# Failure Rate Function

A Failure Rate Function, [math]F(t)[/math], is a temporal probability function that produces a failure probability (the probability that a case will fail in time interval [math]t[/math]).

**AKA:**Hazard Function, Survival Function, Failure Rate.**Context:**- It can be a part of a Failure Model.
- It can be a member of a Survival Model Family.
- It can be the output of a Failure Rate Modeling Task.
- It can be estimated by dividing the number of failures per time units in the respective interval, divided by the average number of surviving cases at the mid-point of the interval.

**Example(s):****See:**Continuous Function, Explanatory Variable, Time Function.

## References

### 2013

- http://en.wikipedia.org/wiki/Survival_function
- The
**survival function**, also known as a survivor function or**reliability function**, is a property of any random variable that maps a set of events, usually associated with mortality or failure of some system, onto time. It captures the probability that the system will survive beyond a specified time.The term

*reliability function*is common in engineering while the term survival function is used in a broader range of applications, including human mortality. Another name for the survival function is the**complementary cumulative distribution function**.

- The
- http://en.wikipedia.org/wiki/Survival_function#Definition
- Let
*T*be a continuous random variable with cumulative distribution function F*(*t*) on the interval [0,∞). Its*survival function or*reliability function*is: :[math]R(t) = P(\{T \gt t\}) = \int_t^{\infty} f(u)\,du = 1-F(t).[/math]

- Let

- http://en.wikipedia.org/wiki/Failure_rate#Failure_rate_in_the_continuous_sense
- Calculating the failure rate for ever smaller intervals of time, results in the
**Template:Visible anchor**(loosely and incorrectly called**hazard rate**), [math]h(t)[/math]. This becomes the*instantaneous*failure rate as [math]\scriptstyle\Delta t [/math] tends to zero: :[math]h(t)=\lim_{\triangle t \to 0} \frac{R(t)-R(t+\triangle t)}{\triangle t \cdot R(t)}.[/math] A continuous failure rate depends on the existence of a failure distribution, [math]\scriptstyle F(t)[/math], which is a cumulative distribution function that describes the probability of failure (at least) up to and including time*t*, :[math]\operatorname{Pr}(T\le t)=F(t)=1-R(t),\quad t\ge 0. \![/math] where [math]{T}[/math] is the failure time.The failure distribution function is the integral of the failure

*density*function,*f*(*t*), :[math]F(t)=\int_{0}^{t} f(\tau)\, d\tau. \![/math] The hazard function can be defined now as :[math]h(t)=\frac{f(t)}{R(t)}. \![/math] Many probability distributions can be used to model the failure distribution (*see List of important probability distributions*). A common model is the**exponential failure distribution**, :[math]F(t)=\int_{0}^{t} \lambda e^{-\lambda \tau}\, d\tau = 1 - e^{-\lambda t}, \![/math] which is based on the exponential density function. The hazard rate function for this is: :[math]h(t) = \frac{f(t)}{R(t)} = \frac{\lambda e^{-\lambda t}}{e^{-\lambda t}} = \lambda .[/math]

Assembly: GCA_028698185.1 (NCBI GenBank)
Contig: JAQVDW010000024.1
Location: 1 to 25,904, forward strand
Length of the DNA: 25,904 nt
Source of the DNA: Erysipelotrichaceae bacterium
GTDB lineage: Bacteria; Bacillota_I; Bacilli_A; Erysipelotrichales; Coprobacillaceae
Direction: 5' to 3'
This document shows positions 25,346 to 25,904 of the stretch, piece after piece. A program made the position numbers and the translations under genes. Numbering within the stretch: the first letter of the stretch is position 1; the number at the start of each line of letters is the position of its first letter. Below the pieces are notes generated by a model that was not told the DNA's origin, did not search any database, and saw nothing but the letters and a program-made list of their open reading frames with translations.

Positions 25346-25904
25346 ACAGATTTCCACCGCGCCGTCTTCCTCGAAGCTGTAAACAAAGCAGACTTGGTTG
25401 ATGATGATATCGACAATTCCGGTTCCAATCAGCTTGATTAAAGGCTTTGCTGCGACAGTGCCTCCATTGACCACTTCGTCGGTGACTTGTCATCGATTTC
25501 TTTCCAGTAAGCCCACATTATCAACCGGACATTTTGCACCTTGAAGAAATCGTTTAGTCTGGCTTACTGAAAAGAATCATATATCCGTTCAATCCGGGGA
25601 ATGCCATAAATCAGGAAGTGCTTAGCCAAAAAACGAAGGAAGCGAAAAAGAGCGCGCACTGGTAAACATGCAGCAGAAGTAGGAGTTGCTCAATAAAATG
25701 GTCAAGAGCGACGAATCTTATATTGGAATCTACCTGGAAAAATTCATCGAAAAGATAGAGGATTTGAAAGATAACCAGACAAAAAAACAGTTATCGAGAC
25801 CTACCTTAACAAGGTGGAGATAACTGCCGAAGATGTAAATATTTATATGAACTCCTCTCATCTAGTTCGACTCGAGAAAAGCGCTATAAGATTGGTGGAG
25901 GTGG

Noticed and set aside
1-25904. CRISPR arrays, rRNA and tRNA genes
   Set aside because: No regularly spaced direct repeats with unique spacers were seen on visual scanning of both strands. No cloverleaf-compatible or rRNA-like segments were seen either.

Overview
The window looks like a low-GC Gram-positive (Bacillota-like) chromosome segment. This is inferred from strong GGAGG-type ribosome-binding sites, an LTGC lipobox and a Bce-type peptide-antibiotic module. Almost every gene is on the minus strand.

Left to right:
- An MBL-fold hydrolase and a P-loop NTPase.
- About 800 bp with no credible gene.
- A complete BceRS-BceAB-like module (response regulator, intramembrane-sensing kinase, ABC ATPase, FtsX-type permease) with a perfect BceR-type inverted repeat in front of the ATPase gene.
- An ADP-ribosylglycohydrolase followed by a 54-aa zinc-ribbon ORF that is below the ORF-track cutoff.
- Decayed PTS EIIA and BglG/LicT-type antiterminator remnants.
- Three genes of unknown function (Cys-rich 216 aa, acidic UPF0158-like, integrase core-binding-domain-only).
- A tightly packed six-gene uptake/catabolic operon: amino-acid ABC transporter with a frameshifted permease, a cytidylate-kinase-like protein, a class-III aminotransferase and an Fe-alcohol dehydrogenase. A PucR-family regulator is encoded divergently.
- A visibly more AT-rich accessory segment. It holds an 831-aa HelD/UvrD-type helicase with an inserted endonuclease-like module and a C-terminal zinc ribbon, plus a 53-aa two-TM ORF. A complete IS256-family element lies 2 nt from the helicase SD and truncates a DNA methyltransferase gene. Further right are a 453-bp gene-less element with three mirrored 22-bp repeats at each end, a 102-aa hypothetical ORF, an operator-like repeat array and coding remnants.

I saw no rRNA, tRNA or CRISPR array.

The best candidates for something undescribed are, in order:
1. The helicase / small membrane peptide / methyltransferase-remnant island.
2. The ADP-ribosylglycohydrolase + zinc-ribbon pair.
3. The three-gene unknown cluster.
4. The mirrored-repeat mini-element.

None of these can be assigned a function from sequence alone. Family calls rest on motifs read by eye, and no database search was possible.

- Calculating the failure rate for ever smaller intervals of time, results in the

### 2003

- (Davison, 2003) ⇒ Anthony C. Davison. (2003). “Statistical Models." Cambridge University Press. ISBN:0521773393

### 2001

- (Gage et al., 2001) ⇒ Brian F Gage, Amy D Waterman, William Shannon, Michael Boechler, Michael W Rich, and Martha J Radford. (2001). “Validation of Clinical Classification Schemes for Predicting Stroke.” In: JAMA: the journal of the American Medical Association. doi:10.1001/jama.285.22.2864
- QUOTE: The stroke rate was lowest among the 120 patients in the NRAF cohort who had a CHADS2 score of 0, a crude stroke rate of 1.2, and an adjusted rate of 1.9 per 100 patient-years without antithrombotic therapy (Table 2). The stroke rate increased by a factor of 1.5 (95% CI, 1.3-1.7) for each 1-point increase in the CHADS2 score (P<.001). Aspirin was associated with a hazard rate of 0.80 (95% CI, 0.5-1.3), corresponding to a nonsignificant 20% RR reduction in the rate of stroke (P = .27). 400px

### 1972

- (Cox, 1972) ⇒ David R Cox. (1972). “Regression Models and Life-tables.” In: Journal of the Royal Statistical Society. Series B (Methodological).
- QUOTE: The hazard function (age-specific failure rate) is taken to be a function of the explanatory variables and unknown regression coefficients multiplied by an arbitrary and unknown function of time.

### 1963

- (Barlow et al., 1963) ⇒ Richard E. Barlow, Albert W. Marshall, and Frank Proschan. (1963. "Properties of probability distributions with monotone hazard rate.” In: The Annals of Mathematical Statistics, 34(2).
- ABSTRACT: In this paper, we relate properties of a distribution function [math]F[/math] (or its density [math]f[/math]) to properties of the corresponding hazard rate [math]q[/math] defined for [math]F(x)\lt 1[/math] by [math]q(x)=f(x)/[1−F(x)][/math]. It is shown, e.g., that the class of distributions for which [math]q[/math] is increasing is closed under convolution, and the class of distributions for which [math]q[/math] is decreasing is closed under convex combinations. Using the fact that [math]q[/math] is increasing if and only if [math]1-F[/math] is a Polya frequency function of order two, inequalities for the moments of [math]F[/math] are obtained, and some consequences of monotone [math]q[/math] for renewal processes are given. Finally, the finiteness of moments and moment generating function is related to limiting properties of [math]q[/math].